I do love school visits! For new writers, I recommend starting with schools near you. If you have kids, reach out to the librarians or teachers at their school. Every bit of experience helps. As far as your presentation, be yourself. Tell your story—kids want to know about you and how you became an author. I think visuals are awesome so I use a Powerpoint, but I try to keep words to a bare minimum. I love to engage with kids and so I do a very interactive presentation. Even if that’s not your style, it’s still important to ask questions and let the students ask you questions, too.  Finally, I’d recommend that any author prepare and practice. I go over and over my presentation, delivering it to my dog, out loud, to learn the flow of my slides and get a firm idea of how long my presentation takes. The other advantage of practicing is you’ll be less nervous when you’re faced with hundreds of eager faces.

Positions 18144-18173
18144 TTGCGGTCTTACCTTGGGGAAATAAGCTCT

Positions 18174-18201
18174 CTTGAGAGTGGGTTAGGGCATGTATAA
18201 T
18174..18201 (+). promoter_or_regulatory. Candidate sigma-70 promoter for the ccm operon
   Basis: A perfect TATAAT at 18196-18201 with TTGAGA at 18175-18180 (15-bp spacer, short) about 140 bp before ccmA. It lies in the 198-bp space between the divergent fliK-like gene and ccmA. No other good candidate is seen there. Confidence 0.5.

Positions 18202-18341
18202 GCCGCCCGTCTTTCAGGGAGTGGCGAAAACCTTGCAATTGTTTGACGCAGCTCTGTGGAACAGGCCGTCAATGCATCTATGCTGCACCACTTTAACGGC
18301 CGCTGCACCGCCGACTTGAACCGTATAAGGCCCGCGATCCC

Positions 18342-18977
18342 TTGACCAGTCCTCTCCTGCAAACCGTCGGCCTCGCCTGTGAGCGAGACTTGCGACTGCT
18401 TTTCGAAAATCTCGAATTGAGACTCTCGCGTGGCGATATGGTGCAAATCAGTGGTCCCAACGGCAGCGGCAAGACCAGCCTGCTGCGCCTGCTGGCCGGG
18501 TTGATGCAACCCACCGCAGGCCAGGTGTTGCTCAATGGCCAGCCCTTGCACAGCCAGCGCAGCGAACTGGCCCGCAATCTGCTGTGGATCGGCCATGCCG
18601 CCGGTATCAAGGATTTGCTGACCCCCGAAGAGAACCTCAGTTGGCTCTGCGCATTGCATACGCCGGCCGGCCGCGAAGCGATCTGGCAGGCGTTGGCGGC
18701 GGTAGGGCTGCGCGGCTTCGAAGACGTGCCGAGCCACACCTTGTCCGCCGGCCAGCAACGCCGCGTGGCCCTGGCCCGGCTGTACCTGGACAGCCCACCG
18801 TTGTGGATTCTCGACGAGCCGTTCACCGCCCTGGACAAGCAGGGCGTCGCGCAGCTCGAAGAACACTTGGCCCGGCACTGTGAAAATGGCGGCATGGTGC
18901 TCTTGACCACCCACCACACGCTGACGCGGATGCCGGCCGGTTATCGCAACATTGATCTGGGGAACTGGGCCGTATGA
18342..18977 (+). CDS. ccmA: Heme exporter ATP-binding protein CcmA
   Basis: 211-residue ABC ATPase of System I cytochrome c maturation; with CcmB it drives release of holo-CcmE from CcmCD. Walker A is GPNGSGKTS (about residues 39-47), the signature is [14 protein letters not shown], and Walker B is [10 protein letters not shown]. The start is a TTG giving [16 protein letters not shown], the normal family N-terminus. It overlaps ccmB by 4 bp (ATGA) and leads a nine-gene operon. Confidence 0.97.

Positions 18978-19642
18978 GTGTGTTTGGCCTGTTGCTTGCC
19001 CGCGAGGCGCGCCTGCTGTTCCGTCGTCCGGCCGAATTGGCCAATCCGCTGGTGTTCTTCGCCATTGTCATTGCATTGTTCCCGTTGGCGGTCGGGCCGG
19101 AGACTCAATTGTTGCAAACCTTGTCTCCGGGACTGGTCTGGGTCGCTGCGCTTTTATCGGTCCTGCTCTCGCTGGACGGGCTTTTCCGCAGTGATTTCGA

Is there a ‘project of your heart’ that you haven’t written yet . . . and if so, can you give us a glimpse into what it might be?

Every project feels like it comes from the heart—it almost has to because I give a year of my life to every novel I write. I’m waiting right now for the next idea to find me. I can’t wait to see what it will be.

ABOUT THE BOOK

Her perfect life was a perfect lie. 

Grace’s junior year is turning into her best year yet. She’s set to make honor roll, her print from photography class might win a national contest, and her crush just asked her to prom.